Russia Rejects U.S. Criticism of Attacks on Anti-ISIS Rebelsby
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Russia rejected U.S. criticism of air strikes it conducted in the south of Syria, which the Pentagon says hit American-supported rebels fighting the Islamic State in an incident that has deepened divisions between the two powers.
The Russian strikes took place 300 kilometers (180 miles) from where the U.S. had indicated the presence of rebels who have signed up to a cease-fire, Defense Ministry spokesman Igor Konashenkov said by e-mail on Sunday. Russia informed the U.S.-led coalition in advance of the attack, he said.
U.S. military officials in a video-conference with Russian counterparts on Saturday expressed “strong concerns” about the air strikes on the Tanf garrison, close to the border with Jordan. The attacks hit fighters who are signatories to a nationwide cease-fire. Russia continued the strikes even after the U.S. informed it of ongoing U.S.-led air support for the rebels in Tanf, creating safety concerns for coalition forces, the Pentagon said on its website.
Efforts by Russia and the U.S., the co-sponsors of the Syria peace process, to promote a settlement of the more than five-year conflict have stalled amid a resurgence in fighting. Russia says some U.S.-backed rebels have links to a local affiliate of al-Qaeda, which along with Islamic State is excluded from the cease-fire negotiated in February, and are legitimate targets if they don’t break off those ties. Thanks to Russian air support, President Bashar al-Assad’s forces are making steady advances against his opponents, including Islamic State.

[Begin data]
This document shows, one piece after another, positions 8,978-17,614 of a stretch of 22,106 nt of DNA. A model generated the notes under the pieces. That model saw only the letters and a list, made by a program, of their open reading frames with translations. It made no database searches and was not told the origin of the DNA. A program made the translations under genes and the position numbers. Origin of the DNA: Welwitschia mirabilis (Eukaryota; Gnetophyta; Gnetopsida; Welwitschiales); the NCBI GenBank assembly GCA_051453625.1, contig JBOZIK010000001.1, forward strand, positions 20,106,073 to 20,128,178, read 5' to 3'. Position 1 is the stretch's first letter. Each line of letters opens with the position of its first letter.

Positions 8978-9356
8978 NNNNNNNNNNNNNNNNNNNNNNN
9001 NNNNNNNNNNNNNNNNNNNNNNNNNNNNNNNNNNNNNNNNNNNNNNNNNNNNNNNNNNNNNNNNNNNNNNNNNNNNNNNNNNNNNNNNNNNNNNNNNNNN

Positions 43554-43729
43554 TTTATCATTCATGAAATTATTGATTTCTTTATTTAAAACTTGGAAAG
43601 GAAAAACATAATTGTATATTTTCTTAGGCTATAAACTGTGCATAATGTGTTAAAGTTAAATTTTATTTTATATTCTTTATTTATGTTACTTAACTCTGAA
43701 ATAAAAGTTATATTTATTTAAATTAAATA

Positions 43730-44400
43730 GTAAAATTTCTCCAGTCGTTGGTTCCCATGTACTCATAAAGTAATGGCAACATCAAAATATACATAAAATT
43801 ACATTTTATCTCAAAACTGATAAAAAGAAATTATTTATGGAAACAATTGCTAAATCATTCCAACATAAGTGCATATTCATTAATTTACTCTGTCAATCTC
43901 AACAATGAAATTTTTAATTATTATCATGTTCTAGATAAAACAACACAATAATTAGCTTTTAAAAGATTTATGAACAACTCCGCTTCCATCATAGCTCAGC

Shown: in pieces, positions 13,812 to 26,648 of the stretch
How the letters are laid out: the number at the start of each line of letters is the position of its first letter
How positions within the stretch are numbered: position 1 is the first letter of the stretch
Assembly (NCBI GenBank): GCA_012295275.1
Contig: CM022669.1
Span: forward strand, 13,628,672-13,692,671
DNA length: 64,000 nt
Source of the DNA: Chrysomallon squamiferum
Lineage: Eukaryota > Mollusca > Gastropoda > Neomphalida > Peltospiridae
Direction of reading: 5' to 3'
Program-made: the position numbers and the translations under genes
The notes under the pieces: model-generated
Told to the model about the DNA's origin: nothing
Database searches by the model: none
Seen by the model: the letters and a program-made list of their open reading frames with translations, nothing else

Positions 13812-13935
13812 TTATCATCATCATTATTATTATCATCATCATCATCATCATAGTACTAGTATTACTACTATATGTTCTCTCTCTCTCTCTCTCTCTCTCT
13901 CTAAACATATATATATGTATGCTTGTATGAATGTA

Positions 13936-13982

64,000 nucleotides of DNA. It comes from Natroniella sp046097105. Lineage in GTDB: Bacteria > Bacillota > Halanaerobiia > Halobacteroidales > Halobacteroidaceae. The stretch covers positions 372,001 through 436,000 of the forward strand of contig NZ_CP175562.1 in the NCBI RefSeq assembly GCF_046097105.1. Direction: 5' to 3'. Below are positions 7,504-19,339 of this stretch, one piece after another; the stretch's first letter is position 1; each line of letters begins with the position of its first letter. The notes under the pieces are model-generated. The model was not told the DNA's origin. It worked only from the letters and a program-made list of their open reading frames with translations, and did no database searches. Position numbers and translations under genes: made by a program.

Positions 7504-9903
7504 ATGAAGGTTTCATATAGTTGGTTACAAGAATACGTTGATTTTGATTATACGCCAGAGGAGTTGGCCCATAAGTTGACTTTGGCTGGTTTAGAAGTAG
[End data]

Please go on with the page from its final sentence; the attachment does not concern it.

Separately, a Russian soldier died from his injuries after opening fire to halt an approaching car bomber at a humanitarian delivery point in the western Homs province, the Interfax news service reported on Sunday, citing the defense ministry.
The vehicle’s explosives detonated, fatally injuring the serviceman who died later in hospital, the report said. He is the ninth Russian serviceman to die in Syria since an air campaign started in September, according to the defense ministry.